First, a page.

# A book on special special relativity covering covariant and contravariant tensors [duplicate]

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I am really confused about the use of tensors in special relativity. I'm not sure if I understood what is a covariant and a contravariant tensor and vector. I am looking for a book of relativity that teach this.

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## marked as duplicate by Kyle Kanos, Ben Crowell, John Rennie special-relativity StackExchange.ready(function() { if (StackExchange.options.isMobile) return; $('.dupe-hammer-message-hover:not(.hover-bound)').each(function() { var$hover = $(this).addClass('hover-bound'),$msg = $hover.siblings('.dupe-hammer-message');$hover.hover( function() { $hover.showInfoMessage('', { messageElement:$msg.clone().show(), transient: false, position: { my: 'bottom left', at: 'top center', offsetTop: -7 }, dismissable: false, relativeToBody: true }); }, function() { StackExchange.helpers.removeMessages(); } ); }); }); May 10 at 16:39

Schutz's A First Course in General Relativity does a good job about tensors and relativity in the first few chapters.

He has another book dedicated to specifically the mathematics, but its title slips my mind. If its as good as those briefer chapters, you won't go wrong.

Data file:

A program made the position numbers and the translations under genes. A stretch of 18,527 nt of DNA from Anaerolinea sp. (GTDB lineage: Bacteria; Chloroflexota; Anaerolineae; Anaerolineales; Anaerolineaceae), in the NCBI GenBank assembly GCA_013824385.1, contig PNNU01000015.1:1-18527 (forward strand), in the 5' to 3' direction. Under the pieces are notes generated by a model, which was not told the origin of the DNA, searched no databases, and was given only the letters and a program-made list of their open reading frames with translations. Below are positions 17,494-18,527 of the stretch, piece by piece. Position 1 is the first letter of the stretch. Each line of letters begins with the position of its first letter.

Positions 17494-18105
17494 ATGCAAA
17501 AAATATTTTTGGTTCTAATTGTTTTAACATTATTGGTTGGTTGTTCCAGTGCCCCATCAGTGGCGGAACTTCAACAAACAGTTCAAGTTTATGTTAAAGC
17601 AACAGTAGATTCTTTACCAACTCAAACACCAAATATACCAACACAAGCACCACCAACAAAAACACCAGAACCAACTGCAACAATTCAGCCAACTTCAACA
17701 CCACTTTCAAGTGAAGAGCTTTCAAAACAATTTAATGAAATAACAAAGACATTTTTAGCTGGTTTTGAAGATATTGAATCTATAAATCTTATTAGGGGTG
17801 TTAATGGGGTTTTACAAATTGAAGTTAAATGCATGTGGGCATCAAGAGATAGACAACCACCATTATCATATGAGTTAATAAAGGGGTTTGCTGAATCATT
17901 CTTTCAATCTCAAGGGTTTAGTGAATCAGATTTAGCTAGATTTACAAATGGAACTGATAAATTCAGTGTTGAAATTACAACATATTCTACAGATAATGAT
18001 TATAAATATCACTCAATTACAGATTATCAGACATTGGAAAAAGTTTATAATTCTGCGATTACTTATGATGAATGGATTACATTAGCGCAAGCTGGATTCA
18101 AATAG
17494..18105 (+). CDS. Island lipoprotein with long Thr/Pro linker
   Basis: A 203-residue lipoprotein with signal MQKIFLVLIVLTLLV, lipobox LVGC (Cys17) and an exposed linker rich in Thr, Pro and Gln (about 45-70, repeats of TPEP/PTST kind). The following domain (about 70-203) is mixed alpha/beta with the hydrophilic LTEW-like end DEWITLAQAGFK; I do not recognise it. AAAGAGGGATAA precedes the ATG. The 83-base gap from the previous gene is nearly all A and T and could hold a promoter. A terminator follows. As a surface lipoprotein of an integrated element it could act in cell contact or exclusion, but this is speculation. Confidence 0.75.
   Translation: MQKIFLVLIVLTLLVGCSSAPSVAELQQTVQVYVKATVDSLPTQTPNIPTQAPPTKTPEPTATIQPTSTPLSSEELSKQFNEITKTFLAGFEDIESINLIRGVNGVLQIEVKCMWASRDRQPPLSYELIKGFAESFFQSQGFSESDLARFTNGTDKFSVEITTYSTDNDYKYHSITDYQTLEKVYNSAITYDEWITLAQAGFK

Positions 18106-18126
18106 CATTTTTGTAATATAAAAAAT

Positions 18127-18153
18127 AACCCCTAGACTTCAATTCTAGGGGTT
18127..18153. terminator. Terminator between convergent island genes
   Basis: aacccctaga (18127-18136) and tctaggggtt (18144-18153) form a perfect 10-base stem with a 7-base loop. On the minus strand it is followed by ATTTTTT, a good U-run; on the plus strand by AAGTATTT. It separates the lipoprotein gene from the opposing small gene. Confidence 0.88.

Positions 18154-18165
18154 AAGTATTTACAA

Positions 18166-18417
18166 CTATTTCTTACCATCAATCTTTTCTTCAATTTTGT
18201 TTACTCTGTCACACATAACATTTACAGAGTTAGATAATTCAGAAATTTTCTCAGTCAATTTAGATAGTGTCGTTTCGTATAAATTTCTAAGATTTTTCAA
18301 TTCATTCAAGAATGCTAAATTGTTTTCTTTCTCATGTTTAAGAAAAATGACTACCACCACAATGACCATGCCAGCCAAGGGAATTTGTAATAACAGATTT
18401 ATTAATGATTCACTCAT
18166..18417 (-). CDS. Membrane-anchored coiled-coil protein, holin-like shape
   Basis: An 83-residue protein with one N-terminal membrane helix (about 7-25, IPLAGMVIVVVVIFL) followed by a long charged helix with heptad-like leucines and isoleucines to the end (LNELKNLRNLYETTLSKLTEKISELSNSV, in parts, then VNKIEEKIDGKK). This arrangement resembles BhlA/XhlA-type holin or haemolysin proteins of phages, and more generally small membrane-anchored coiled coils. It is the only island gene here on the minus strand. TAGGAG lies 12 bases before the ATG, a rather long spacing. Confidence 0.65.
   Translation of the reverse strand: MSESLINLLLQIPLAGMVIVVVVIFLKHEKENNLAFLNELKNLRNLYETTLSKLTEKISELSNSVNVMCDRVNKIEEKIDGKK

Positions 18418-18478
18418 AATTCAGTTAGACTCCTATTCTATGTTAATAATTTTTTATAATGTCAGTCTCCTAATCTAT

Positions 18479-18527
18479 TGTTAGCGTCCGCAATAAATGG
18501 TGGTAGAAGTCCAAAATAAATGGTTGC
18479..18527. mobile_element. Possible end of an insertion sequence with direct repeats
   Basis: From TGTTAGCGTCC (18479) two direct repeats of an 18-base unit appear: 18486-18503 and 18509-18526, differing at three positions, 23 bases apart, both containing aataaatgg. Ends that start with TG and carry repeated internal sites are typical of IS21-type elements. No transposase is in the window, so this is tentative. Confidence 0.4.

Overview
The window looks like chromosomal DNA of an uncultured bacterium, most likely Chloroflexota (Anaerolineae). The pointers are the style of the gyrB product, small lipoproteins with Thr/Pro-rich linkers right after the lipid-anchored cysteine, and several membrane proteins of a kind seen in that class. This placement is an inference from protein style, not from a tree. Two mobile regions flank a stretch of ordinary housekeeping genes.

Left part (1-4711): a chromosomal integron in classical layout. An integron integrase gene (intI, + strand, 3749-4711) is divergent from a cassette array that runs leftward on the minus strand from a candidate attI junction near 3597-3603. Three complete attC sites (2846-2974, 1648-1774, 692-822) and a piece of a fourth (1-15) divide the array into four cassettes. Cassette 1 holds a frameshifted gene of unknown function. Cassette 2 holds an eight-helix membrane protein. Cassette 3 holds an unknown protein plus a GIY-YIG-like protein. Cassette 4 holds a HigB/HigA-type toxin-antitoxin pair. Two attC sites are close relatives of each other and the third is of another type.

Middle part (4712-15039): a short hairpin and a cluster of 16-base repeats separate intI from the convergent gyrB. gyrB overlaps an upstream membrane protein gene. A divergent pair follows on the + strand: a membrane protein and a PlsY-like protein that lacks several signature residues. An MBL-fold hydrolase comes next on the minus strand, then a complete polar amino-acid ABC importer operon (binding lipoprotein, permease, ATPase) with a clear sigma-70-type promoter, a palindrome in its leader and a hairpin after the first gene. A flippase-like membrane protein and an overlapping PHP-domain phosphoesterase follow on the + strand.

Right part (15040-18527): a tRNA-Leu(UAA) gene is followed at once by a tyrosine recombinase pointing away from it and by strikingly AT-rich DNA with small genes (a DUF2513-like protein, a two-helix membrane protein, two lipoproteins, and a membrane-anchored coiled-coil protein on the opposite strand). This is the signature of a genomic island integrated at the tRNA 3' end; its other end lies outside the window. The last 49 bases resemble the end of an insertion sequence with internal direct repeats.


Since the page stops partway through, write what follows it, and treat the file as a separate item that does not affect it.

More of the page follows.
A more thorough treatment of the mathematics can be found in Tensors, Differential Forms, and Variational Principles

• Great recommendation. Lovelock and Rund have done a good job – Cryo May 10 at 21:41

Almost all the standard books on general relativity include a section on tensors and special relativity.

Only for tensor calculus:

• Schaum's Outline of Tensor Calculus: A textbook by David Kay covers all fundamental concepts along with 300+ fully worked problems and solutions. This can be supplemented with standard textbooks.

• Introduction to Tensor Calculus: Freely available on arXiv. This can be used as a short reference for an introductory course on tensor algebra and calculus.